Our last five days have been very eventful. It feels like we have driven across most of northern Nigeria and met half of the population.
Let us begin with our time in Bauchi. It was bound to be a good visit over the weekend when we were offered beer within seconds of our arrival at Fr. Leo’s house.
The purpose for our visit here was to observe and take part in the Youth Formation project set up by Leo and led by local young people, Sharing Education and Learning for Life. The project focuses on a variety of topics in 6 modules that engage young adults with life shaping issues and assists them to make conscious choices on how they will live their lives and shape their communities.
The module that we took part in was on peace building module, which was particularly relevant to the recent violent crisis between Christian and Muslim communities. This experience has given us the inspiration and the encouragement that work like this taking place here in Nigeria, could have a really positive impact in the communities back home in the UK.
The rest of our time in Bauchi was taken up mostly by some much needed leisure time and a chance to see more of the Nigerian countryside. We visited Yankari national park where we had the chance to take a dip in the natural hot springs and venture out on a short safari excursion. Being in the hot springs was an odd experience, relaxing but somehow uncomfortable as children, men and women of all ages seemed to gather near to us and stare even more than usual.
On safari we saw a few animals, including a distant elephant!!! Evenings spent in Bauchi were a bit of a treat as Leo’s house includes the very hidden during the day ‘Brooks Bar’, the only Irish bar in Bauchi state- let’s just say 7am starts weren’t easy.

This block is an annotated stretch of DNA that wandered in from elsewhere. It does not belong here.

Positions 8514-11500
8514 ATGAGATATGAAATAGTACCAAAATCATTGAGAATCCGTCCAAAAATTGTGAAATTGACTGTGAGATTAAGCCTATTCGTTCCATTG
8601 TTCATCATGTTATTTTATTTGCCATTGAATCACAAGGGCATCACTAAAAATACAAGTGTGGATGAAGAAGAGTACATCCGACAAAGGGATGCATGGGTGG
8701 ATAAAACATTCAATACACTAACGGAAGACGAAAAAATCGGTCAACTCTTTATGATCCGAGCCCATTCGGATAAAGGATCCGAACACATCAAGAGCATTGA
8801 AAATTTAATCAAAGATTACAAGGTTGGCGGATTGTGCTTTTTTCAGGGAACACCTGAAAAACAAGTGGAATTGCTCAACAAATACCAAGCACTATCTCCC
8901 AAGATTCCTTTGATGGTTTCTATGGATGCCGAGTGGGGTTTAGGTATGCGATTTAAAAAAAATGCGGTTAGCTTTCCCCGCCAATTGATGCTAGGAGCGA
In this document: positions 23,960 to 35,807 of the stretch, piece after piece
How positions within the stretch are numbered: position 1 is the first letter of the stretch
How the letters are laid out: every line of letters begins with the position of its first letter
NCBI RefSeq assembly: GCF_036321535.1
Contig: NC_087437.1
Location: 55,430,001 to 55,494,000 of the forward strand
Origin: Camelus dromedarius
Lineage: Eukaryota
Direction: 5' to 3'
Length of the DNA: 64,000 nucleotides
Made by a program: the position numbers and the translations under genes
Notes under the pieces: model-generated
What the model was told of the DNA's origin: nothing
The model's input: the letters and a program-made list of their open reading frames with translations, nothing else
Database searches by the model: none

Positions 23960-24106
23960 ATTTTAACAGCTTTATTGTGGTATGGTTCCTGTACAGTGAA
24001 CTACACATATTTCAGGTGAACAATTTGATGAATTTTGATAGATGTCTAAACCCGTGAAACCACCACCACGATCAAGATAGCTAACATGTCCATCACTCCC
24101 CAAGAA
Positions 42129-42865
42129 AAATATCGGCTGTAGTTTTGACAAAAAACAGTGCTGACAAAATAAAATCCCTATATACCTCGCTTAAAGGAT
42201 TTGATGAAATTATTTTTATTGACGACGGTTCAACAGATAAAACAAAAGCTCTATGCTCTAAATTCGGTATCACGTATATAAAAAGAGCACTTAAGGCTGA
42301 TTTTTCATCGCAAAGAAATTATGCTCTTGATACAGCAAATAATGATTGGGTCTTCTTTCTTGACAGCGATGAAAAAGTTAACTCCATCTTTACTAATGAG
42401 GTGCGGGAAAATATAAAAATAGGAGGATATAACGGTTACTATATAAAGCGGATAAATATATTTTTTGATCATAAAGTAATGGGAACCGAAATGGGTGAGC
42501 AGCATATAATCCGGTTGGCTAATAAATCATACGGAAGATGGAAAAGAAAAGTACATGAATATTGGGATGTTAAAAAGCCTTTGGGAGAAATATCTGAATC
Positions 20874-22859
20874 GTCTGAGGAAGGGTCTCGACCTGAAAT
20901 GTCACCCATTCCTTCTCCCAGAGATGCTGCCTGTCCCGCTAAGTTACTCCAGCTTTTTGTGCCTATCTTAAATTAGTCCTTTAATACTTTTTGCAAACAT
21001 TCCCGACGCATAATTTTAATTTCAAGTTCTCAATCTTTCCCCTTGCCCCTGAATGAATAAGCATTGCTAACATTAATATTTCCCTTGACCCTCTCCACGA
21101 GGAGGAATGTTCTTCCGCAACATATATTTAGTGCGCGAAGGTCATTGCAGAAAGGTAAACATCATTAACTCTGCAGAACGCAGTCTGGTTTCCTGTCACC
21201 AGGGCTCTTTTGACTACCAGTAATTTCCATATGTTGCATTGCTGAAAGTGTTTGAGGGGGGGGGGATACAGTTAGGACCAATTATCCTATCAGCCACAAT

From Bauchi we went straight to Kuru water a CAFOD supported partner project. Cletus and Shegun accompanied us on an overnight visit deep in the bush. Water supply is a huge problem for many rural Nigerian communities. The struggle to find constant and reliable water supplies all year round is all too common and an issue that has worsened over the past 10 years.
If people are lucky enough to have access to water, the sanitation of it is a troubling issue. This is where the work undertaken by Kuru Water comes in to play. During our time spent with this project we visited four different communities engaging with Kuru water to work together towards solutions for constant and clean safe water supplies. Kuru water has a variety of strategies for communities to put into place depending on their situation and geographical environment. On our visit we saw wells, water catchment tanks, water filtration units and storage tanks collecting water from the surrounding hills.
The stories we heard from the local people describing their struggles before the introduction of these simple water collection points and the impact since, clearly establish how important the work Kuru water has done and continue to do here is. The communities we met were diverse in religion and faith but yet were more unified than anywhere we have seen before.
Talking to Cletus it is clear that his work involves a lot of patience. Each community has to be ready to work together themselves and with Kuru water to be successful. This can be a very long process as Kuru water needs to be sure that each of the communities will take on the responsibility and ownership of the water points before installation.
It is so hard for us to put everything we have learnt and seen with Kuru water into this blog. The work they are they are doing is so important and inspirational. The nature of this trip has involved in us meeting so many people including kings, chiefs, and hundreds and thousands of people of the communities. Not to mention the things we saw and experienced that we hadn’t before during our time in Nigeria.